With another arrest, Iran continues crackdown on press
|Publisher||Committee to Protect Journalists|
|Publication Date||22 February 2013|
|Cite as||Committee to Protect Journalists, With another arrest, Iran continues crackdown on press, 22 February 2013, available at: http://www.refworld.org/docid/513dd1f5c.html [accessed 27 April 2017]|
|Disclaimer||This is not a UNHCR publication. UNHCR is not responsible for, nor does it necessarily endorse, its content. Any views expressed are solely those of the author or publisher and do not necessarily reflect those of UNHCR, the United Nations or its Member States.|
New York, February, 22, 2013 – Yet another journalist has been arrested in Iran as part of the broad crackdown aimed at silencing dissent before Iran's presidential elections in June, according to news reports. The Committee to Protect Journalists calls on authorities to halt their pattern of imprisoning journalists and instead allow members of the press to report freely without fear of reprisal.
A guard patrols the hallways of Evin Prison. (Reuters/Morteza Nikoubazl)
Police arrested Ehsan Mazandarani, a reporter for the reformist daily Etemad, on Wednesday after authorities said at the Etemad offices on January 27 that they were looking for him. News accounts did not immediately report Mazandarani's location at the time of his arrest.
"The arrest of Ehsan Mazandarani is part of a disturbing pattern of detention designed to stifle independent reporting ahead of the elections," said Sherif Mansour, CPJ's Middle East and North Africa coordinator. "Iranian authorities should release him and all other journalists immediately and end this crackdown against the press."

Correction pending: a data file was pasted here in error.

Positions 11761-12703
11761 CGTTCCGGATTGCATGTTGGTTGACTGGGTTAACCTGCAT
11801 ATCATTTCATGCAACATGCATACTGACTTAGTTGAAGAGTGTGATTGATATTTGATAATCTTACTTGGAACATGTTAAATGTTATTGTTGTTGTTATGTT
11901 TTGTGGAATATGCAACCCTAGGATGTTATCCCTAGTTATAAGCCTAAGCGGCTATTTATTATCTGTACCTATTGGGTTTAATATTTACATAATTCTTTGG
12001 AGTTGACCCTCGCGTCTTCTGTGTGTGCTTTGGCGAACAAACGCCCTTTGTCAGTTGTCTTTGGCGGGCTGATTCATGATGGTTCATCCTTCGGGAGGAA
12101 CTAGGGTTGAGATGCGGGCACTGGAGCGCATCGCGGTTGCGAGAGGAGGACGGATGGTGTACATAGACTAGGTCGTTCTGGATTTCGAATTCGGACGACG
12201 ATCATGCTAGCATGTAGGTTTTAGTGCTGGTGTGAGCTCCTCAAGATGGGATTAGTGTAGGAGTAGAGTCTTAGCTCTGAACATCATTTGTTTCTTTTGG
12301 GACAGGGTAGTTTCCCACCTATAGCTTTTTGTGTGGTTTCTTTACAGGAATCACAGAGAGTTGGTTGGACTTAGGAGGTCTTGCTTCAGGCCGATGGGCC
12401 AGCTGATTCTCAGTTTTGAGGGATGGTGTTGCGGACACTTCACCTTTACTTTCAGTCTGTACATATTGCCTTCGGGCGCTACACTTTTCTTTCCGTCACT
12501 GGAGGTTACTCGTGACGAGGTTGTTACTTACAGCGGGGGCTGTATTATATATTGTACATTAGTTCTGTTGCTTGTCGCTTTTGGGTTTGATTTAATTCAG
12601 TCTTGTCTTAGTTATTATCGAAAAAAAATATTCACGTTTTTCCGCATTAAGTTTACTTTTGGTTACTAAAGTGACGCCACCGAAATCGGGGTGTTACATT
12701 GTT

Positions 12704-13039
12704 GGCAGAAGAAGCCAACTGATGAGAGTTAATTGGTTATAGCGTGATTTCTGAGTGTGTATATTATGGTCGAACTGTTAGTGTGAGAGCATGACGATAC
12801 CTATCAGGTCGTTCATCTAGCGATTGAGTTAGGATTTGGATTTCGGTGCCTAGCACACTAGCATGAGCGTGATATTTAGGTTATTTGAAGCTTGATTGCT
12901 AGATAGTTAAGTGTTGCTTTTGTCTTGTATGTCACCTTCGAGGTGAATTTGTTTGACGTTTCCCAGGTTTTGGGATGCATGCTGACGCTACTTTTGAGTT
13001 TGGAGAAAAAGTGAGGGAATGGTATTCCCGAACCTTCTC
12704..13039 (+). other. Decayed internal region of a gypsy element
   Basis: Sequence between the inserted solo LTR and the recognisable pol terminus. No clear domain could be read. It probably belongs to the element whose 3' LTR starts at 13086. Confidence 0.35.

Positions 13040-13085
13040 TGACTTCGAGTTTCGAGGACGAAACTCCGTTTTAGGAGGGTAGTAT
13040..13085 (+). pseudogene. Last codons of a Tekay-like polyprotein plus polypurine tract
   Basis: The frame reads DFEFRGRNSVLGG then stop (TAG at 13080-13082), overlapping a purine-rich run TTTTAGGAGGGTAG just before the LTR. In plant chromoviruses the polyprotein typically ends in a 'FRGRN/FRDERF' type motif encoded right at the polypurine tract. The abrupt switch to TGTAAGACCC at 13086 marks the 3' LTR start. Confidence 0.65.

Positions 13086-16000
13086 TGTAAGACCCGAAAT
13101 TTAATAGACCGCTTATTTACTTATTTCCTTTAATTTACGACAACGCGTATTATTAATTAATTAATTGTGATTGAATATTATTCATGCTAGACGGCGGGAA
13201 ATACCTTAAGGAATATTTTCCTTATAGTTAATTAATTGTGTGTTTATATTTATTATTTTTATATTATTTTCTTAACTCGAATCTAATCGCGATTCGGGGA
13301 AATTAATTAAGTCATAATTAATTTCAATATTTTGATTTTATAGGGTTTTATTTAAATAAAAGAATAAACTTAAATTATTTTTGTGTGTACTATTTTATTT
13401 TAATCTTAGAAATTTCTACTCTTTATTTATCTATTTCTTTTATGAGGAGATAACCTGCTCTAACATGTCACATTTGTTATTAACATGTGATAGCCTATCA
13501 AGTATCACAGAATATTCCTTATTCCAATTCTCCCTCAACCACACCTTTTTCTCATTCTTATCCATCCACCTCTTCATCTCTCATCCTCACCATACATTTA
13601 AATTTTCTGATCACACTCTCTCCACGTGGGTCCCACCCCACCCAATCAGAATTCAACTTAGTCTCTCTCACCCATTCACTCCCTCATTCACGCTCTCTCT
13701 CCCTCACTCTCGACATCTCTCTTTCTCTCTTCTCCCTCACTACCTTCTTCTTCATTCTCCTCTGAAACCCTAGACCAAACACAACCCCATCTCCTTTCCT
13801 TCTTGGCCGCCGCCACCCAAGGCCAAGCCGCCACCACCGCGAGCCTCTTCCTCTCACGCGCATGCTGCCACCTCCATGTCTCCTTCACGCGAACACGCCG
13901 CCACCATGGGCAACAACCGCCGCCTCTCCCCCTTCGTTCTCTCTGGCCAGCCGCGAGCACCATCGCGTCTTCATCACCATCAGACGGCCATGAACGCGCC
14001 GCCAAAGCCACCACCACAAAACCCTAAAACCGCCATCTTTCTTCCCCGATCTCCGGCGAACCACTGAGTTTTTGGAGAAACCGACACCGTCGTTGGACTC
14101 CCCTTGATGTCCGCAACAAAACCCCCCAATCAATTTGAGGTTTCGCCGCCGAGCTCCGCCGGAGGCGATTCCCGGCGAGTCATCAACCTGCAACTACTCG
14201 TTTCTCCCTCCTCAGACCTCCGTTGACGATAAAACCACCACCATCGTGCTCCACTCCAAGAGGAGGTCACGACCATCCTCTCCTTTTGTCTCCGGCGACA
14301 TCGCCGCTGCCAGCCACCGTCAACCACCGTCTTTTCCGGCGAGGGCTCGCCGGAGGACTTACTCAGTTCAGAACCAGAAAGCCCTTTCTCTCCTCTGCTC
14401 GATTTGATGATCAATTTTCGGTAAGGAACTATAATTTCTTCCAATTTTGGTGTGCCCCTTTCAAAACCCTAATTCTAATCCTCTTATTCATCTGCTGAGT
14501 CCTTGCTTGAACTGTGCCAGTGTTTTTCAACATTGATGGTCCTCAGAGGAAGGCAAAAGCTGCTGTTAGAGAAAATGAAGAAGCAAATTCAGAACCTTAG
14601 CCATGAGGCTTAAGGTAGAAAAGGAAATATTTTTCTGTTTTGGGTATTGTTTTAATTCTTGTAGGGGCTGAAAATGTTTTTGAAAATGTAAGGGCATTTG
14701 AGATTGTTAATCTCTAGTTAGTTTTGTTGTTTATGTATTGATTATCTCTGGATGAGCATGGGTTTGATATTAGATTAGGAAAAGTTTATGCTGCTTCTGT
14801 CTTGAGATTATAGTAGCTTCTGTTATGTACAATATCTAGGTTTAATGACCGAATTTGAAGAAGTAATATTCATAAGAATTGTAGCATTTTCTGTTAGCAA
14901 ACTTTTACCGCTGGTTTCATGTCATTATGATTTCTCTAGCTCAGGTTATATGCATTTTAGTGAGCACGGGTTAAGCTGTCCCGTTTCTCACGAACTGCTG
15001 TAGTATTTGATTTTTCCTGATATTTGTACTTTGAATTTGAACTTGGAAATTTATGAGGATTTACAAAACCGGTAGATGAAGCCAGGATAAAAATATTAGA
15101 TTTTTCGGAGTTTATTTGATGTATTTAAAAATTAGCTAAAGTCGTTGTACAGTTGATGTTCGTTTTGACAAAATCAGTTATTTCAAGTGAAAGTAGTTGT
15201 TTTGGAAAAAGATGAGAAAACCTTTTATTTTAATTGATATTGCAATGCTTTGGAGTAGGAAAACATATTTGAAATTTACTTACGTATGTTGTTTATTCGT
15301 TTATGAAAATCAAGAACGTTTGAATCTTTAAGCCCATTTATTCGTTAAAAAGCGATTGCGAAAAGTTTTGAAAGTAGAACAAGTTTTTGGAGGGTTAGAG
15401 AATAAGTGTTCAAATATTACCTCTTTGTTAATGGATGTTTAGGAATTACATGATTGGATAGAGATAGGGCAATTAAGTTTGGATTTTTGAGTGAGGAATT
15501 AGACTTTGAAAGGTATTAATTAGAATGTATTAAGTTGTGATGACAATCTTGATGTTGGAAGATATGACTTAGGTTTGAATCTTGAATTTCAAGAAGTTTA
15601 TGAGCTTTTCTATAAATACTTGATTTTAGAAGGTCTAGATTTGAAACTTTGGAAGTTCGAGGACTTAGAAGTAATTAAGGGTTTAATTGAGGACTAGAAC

The newest crackdown on critical journalists in Iran began on January 27, what is now called "Black Sunday" when authorities detained at least 14 journalists affiliated with reformist news outlets. The crackdown continued with the arrest of three more journalists in the past three weeks. Mazandarani's detention brings to at least 18 the number of journalists arrested since the beginning of the crackdown.
The Iranian Intelligence Ministry released a statement on Tuesday, its third since the beginning of the crackdown, that claimed the journalists were part of a nefarious spy ring affiliated with the BBC. The Iranian government has frequently made such baseless accusations as an excuse for repressing local dissidents. The International Campaign for Human Rights in Iran reported that the families of the detained journalists have said they believe some of the reporters could have been forced to give false confessions.
News accounts have reported the release of at least three Iranian journalists from Evin Prison in the past week: Fatemeh Sagharchi, editor for the reformist news website Jamaran, was released on February 17 on bail of 1.2 billion rials; Javad Deliri, editor-in-chief of Etemad, was released on bail on February 18; and Hossein Yaghchi, a member of Aseman Weekly's editorial board, was released on bail on Wednesday. Earlier this month, CPJ documented the release from prison of Arman reporter Motahareh Shafiee and Bahar business editor Ali Dehghan.
With these new arrests and releases, at least 13 journalists from the January 27 crackdown remain in custody.
Through this crackdown on the press, the Iranian government has sought to scare opposition voices in the lead-up to presidential elections this June. Despite this threat, 50 Iranian journalists penned an open letter to CPJ and other press freedom organizations, saying: "We are journalists and it is our duty to support truth. If being a journalist is a crime, we are all accomplices to that crime."
Iran has maintained a revolving-door policy for imprisoning journalists, freeing some detainees on furloughs even as new arrests are made. In its December 2012 prison census, CPJ found that Iran was the world's second-worst jailer of journalists, with 45 journalists imprisoned in reprisal for their work. The threat of imprisonment has led scores of Iranian journalists to flee into exile in recent years.